It happened years ago on a busy two-lane road that was a major thoroughfare from south to north Phoenix. My husband, Bill, was driving home from work in his small two-door pickup truck and had stopped at a red light. He looked in his rear view mirror and saw a car coming in the distance at a high speed. Bill thought the driver would see him stopped at the light and would start braking. What Bill didn’t know was that the driver had just left school and was preoccupied with the loud rock music on his radio. The driver either didn’t see the red light or didn’t see Bill stopped at the light.
He didn’t brake.
He rear-ended Bill’s truck at such an impact that it flipped the truck over and into the oncoming lane of traffic, hitting a van that was also stopped at the light.
As the helicopter whirled overhead and the fire truck and ambulance arrived, Bill had to be pulled out through the shattered window of the truck. It was a miracle he survived such a traumatic accident and that no one was seriously injured. His body was embedded with shards of glass, which we continued to pick out of his skin and head for months. He had a concussion, his hand was broken, and he was badly bruised and battered from head to toe. The driver of the car that hit him was able to walk away unharmed from the accident.
When Bill was released from the hospital, he could not get in or out of bed or walk to the bathroom without my help. He was too incapacitated to go to work for several months. The physical trauma was hard, but the emotional trauma was harder. He had nightmares of the accident and was hesitant to even ride in a car, let alone drive one.
Spending days, weeks, and then months at home as Bill’s caregiver, I found myself, along with Bill, getting discouraged. Every morning as I went in the bathroom to brush my teeth and splash cold water on my face, I would stand there in front of the mirror with tears of exhaustion in my eyes and whisper to God in prayer, “Let Bill begin to heal today.”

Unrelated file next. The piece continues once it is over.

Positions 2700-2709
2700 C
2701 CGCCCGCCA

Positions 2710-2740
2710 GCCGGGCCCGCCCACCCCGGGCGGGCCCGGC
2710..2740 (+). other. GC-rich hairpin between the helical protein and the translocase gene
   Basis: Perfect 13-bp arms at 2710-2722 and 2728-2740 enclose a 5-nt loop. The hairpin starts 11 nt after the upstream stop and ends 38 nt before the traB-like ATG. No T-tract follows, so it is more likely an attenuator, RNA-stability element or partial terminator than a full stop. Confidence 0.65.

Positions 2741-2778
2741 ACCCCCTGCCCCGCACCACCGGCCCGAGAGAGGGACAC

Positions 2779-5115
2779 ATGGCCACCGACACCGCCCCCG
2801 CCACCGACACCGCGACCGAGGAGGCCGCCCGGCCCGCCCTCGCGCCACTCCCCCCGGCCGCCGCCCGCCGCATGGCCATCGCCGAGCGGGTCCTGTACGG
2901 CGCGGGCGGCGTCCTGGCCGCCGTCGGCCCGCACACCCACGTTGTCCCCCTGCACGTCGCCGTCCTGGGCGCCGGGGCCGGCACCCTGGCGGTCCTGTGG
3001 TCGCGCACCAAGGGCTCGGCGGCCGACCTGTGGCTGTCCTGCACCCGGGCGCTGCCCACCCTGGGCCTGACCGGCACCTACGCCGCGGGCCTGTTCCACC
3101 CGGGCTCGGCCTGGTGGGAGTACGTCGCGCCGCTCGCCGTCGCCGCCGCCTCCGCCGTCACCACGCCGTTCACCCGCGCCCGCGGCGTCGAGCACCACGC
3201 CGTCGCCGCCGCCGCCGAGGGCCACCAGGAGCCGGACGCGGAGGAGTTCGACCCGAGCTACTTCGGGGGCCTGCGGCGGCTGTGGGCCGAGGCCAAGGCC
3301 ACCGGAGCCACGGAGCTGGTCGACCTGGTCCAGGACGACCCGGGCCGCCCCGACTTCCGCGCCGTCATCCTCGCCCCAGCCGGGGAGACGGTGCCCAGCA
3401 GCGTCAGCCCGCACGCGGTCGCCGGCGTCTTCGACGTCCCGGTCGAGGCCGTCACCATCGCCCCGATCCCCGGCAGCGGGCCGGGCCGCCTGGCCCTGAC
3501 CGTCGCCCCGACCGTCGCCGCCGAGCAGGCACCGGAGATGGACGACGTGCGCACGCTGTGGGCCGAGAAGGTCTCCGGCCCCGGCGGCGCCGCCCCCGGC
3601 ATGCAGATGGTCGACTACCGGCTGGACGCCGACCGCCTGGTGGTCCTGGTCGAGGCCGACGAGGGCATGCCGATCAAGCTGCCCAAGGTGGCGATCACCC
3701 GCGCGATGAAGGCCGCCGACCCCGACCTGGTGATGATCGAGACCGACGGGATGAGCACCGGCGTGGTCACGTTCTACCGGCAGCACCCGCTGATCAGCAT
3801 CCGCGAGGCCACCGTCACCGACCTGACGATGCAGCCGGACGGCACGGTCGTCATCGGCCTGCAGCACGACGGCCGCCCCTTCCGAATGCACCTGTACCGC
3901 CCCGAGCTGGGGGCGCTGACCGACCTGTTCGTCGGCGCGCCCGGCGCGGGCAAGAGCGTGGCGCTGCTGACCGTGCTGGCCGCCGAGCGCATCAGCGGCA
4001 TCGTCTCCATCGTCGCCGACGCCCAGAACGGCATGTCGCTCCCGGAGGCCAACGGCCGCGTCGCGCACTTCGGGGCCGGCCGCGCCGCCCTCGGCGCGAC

I was reminded of the parable on prayer in Luke 18:1-8, where Jesus told his disciples a story to illustrate their need for constant prayer and to show them that they must never give up. The parable tells the story of the persistent widow who repeatedly made her request for help before a godless judge. I imagined her relentlessly getting in line every day until he responded. As each day went by I would take a small step forward as if I were in line, and whisper,
“It’s me again Lord. Is it Bill’s turn to begin healing yet?”
For us to persist in prayer and not give up does not mean an endless plea as the widow did in the parable. Constant prayer means keeping our requests continually before God as we live for Him day by day, believing He will answer. When we live by faith, we are not to give up and not to lose heart. God may delay answering or He may not give us the answer we pray for; but every prayer is heard and, in God’s infinite wisdom, answered. As I persisted in prayer, it was another step forward in the growth of my faith, trust, and hope.
It took a long time, much longer than we wanted, for Bill’s complete physical and emotional healing. In God’s perfect timing, he grew stronger and we grew stronger together. What God taught us, especially me, during that waiting time, I could have learned no other way. At that time, I personalized Proverbs 3:5, “Lean not on your own understanding, Susan. Lean on Me, trust Me. Seek My will in everything, and I will direct Bill’s path.”
You might be going through a really difficult season of life, circumstances beyond your control, or a life-changing crisis. Perhaps you too need to “get in line every day,” and persistently pray with faith and hope, trusting God every step of the way. Never give up, never lose heart!